It’s summer and it’s the best season for fruit. Just think of how you can stroll about and pick the ripe fruit on the branch or vine. Blackberries are one of those beautiful fruits that herald the sunny season. And, they make you glow inside and out.

Do you want to know why I’m obsessed with how the blackberry fruit and its leaves can help your skin keep off wrinkles? Then keep on reading about how the plant can save your skin.

A little bit of background

Blackberry is related to raspberry. It’s part of the family Rosaceae and its botanical name is Rubus fruticosus. You can find them growing wild or cultivated and in home gardens. They’re easy to grow and can spread like wildfire. So, if you don’t want brambles with thorns everywhere, keep them contained in a small patch.

Blackberry, photo by Ulvi Safari

Blackberries are an aggregate fruit composed of many smaller fruits. These drupes have a flesh body with a kernel – a very tiny seed. The typical examples of drupes are mango and peach.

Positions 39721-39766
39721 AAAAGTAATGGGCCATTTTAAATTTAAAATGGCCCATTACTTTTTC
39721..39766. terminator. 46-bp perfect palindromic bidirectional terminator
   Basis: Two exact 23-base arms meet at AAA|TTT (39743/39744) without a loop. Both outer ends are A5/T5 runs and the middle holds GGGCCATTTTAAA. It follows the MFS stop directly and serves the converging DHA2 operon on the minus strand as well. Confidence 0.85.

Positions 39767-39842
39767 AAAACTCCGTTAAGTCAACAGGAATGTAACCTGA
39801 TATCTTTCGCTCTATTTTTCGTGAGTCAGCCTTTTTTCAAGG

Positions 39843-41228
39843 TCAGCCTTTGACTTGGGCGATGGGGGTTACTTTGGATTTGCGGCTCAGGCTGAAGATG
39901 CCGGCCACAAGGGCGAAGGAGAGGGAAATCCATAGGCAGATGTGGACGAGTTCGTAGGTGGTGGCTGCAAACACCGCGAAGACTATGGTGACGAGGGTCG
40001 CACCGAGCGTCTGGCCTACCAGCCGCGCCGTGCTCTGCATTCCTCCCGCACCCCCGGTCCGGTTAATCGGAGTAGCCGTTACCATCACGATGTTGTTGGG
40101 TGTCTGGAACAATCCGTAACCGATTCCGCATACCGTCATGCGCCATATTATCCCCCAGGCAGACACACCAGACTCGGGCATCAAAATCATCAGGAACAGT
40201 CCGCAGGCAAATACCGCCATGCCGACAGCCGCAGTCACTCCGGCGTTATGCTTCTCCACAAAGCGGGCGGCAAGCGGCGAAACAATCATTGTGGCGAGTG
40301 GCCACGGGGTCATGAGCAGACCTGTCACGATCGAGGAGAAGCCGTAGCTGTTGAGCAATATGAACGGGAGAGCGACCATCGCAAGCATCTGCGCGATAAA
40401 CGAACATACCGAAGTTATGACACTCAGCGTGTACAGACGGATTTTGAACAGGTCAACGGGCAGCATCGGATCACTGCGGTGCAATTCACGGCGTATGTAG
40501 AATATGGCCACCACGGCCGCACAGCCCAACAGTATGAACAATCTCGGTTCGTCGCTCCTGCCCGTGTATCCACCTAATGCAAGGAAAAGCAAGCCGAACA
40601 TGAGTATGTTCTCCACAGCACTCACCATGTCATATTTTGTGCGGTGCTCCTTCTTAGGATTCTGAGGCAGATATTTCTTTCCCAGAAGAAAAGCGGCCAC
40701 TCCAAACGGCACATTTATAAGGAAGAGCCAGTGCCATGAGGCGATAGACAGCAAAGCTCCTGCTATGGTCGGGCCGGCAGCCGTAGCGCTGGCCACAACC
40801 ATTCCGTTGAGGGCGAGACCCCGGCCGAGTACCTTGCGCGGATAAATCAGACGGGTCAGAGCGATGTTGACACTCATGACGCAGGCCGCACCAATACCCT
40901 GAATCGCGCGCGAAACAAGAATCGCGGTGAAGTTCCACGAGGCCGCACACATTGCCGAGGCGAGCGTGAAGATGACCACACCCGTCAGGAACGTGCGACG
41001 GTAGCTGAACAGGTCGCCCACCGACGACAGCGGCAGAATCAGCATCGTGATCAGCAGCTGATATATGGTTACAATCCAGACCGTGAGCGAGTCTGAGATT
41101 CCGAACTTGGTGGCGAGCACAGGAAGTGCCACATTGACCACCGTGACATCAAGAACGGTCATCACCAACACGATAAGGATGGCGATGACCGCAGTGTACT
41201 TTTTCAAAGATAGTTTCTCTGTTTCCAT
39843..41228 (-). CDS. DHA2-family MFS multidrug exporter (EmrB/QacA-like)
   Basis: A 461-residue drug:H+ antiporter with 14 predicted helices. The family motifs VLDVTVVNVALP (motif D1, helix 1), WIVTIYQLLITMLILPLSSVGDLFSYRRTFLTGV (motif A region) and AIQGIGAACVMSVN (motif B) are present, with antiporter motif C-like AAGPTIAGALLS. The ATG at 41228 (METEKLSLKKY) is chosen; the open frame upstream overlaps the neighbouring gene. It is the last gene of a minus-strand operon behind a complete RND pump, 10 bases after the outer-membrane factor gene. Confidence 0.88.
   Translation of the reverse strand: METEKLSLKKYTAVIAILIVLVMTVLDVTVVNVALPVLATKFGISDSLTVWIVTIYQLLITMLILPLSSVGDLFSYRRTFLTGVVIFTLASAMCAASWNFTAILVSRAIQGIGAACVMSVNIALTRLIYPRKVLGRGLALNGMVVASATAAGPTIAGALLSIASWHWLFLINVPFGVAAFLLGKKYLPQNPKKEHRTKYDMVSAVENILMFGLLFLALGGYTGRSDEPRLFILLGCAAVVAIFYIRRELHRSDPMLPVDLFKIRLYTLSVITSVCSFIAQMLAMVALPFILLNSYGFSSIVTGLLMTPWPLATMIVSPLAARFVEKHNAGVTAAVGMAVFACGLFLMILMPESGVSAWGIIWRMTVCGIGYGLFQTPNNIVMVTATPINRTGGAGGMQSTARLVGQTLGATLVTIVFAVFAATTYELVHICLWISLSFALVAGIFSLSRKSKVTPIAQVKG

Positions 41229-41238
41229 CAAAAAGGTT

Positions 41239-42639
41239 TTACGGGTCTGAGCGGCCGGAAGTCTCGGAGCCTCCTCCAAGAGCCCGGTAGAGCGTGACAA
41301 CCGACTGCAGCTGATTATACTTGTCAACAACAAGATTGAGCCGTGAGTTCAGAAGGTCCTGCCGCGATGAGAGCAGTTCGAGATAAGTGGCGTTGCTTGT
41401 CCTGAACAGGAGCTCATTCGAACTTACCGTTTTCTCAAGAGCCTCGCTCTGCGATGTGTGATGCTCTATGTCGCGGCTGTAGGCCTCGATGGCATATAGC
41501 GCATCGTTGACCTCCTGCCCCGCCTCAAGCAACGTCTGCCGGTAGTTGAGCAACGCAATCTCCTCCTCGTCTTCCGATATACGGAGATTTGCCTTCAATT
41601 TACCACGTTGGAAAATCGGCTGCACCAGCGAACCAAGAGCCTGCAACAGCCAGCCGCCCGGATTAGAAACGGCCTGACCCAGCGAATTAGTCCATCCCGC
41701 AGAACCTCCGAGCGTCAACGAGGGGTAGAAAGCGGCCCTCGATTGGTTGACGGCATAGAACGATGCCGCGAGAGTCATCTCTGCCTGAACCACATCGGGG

Blackberry grows wild throughout most of Europe but with its enormous growth, it’s often considered a weed. Just think of its unchecked growth and how it can grow toots from branches that touch the ground.


One of my favourite things is to find the intersection between delicious food and beauty and health benefits. Even more so, since I’ve learned the correlation between nutrients and how our bodies make new tissue from what we eat. Especially, since the correlation between nutrients and the ageing process gives all the more reason to increase the bar with the rainbow diet.

The blackberry fruit is known to be a rich source of anti-oxidants. It’s also crammed full of vitamins C and K. It contains dietary fibre and manganese. If you only take the seeds (since you can also find blackberry seed oil). These contain omega-3 and omega-6 fatty acids, protein, carotenoids, ellagitannins, and ellagic acid. Of course, if you eat fresh blackberries, you get all of these nutrients.

Recent research has revealed that blackberry leaves are not something to turn your nose at. While the fruit is recognised as an important source of antioxidants and some call it a super food, research on the leaves is still sparse but very promising. The leaves also contain valuable flavonoids and polyphenolic compounds.